In "A Rose for Emily", how do the images of decay tie into or help develop the author's theme?
Great question. If you discuss the "Emily's" theme of the decay of tradition, the following examples work well to exemplify that theme.
1. In Part 1 of the story, when the town's delegation visits Miss Emily regarding her taxes, Faulkner's description of the Grierson house is filled with decay-related words/phrases. For example, the men are admitted to a "dim hall" and see a stairway that smells of "dust and disuse." As they enter the sitting room, they see cracked leather furniture. Even Faulkner's description of Miss Emily evokes a corpselike figure. She looks "bloated," possesses eyes of a "pallid hue," and speaks with a "dry and cold" voice. To the townspeople and to the reader, Miss Emily represents the Old South and all its tradition. Faulkner's portrayal of Miss Emily and her house in a state of decay represents the state of Southern traditions during this "Modern" period.
2. In Part 2, the smell of decay eminating from Miss Emily's house is so strong that the town leaders are forced to do something about it. Of course, at the end of the story, the reader knows what that smell is, but when he first encounters it in Part 2, he can infer that the death of tradition is beginning to spread outside the walls of the Grierson home and affect the town itself.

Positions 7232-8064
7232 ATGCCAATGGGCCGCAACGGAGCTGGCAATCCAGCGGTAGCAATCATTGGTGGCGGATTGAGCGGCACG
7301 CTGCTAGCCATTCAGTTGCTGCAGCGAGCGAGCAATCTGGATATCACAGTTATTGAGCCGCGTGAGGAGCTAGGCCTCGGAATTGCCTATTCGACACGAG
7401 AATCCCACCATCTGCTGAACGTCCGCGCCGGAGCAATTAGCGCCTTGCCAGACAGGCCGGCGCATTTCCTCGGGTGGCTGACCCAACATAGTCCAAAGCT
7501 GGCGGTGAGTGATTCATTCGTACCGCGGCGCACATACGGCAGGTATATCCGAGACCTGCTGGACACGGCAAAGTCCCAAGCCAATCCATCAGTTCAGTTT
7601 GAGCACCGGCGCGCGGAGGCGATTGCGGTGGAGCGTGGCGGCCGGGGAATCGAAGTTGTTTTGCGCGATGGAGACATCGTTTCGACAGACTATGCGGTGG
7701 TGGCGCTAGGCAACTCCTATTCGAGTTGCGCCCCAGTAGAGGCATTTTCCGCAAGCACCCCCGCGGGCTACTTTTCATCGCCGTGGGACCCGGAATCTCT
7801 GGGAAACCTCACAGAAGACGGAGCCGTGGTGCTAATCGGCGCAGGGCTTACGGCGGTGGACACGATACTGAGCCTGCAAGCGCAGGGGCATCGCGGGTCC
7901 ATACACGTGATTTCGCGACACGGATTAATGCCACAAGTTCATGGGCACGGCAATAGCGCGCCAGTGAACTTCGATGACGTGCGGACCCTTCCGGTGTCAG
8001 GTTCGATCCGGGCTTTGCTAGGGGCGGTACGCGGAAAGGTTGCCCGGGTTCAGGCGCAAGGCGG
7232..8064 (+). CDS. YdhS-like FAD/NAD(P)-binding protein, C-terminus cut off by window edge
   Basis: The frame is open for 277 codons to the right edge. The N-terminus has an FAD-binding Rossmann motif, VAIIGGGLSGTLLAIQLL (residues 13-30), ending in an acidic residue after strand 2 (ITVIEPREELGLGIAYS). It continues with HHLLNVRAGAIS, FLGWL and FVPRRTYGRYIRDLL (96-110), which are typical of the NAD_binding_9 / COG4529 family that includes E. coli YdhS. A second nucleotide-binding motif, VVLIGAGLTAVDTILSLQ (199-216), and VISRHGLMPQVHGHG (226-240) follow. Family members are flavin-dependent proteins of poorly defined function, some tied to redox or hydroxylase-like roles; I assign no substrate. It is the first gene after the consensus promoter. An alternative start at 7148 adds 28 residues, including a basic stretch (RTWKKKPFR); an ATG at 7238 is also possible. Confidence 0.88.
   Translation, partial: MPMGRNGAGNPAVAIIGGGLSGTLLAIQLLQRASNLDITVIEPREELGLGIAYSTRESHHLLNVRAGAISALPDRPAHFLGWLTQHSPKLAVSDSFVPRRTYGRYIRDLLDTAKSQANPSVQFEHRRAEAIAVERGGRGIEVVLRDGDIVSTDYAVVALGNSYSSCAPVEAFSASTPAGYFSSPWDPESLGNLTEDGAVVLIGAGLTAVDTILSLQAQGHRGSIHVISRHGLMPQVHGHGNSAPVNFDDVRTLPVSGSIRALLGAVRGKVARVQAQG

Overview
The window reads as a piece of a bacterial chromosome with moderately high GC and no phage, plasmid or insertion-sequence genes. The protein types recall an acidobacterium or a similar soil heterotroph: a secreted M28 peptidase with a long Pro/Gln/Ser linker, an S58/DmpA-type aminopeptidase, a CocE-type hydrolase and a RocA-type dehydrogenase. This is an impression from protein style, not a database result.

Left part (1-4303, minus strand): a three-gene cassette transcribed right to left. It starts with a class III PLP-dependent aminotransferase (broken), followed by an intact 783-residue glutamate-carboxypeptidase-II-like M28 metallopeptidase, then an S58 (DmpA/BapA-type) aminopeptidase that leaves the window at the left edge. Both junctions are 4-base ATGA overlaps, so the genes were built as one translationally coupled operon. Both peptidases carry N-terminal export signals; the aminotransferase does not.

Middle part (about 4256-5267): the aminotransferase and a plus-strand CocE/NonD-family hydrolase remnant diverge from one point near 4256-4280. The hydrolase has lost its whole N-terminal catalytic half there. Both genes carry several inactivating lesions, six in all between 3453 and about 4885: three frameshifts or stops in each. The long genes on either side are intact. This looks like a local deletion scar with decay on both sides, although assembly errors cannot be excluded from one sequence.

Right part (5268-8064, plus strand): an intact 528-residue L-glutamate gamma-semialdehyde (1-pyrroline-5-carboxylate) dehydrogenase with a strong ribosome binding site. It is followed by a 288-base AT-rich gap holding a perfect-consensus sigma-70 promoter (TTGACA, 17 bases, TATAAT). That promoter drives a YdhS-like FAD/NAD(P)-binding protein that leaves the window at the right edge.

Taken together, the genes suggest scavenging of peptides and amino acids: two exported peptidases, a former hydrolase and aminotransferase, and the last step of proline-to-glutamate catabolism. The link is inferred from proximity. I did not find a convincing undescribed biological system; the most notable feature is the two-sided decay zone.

3. Finally, in Part 4, the horrific discovery of Homer Barron's corpse in a room filled with "invisible dry dust" and "tarnished" silver pieces comes only after the "violence of breaking down the door" to Miss Emily's room (after her death). The new has invaded the old, and the now dead tradition appears macabre and distasteful to the representatives of modern society who gaze upon it.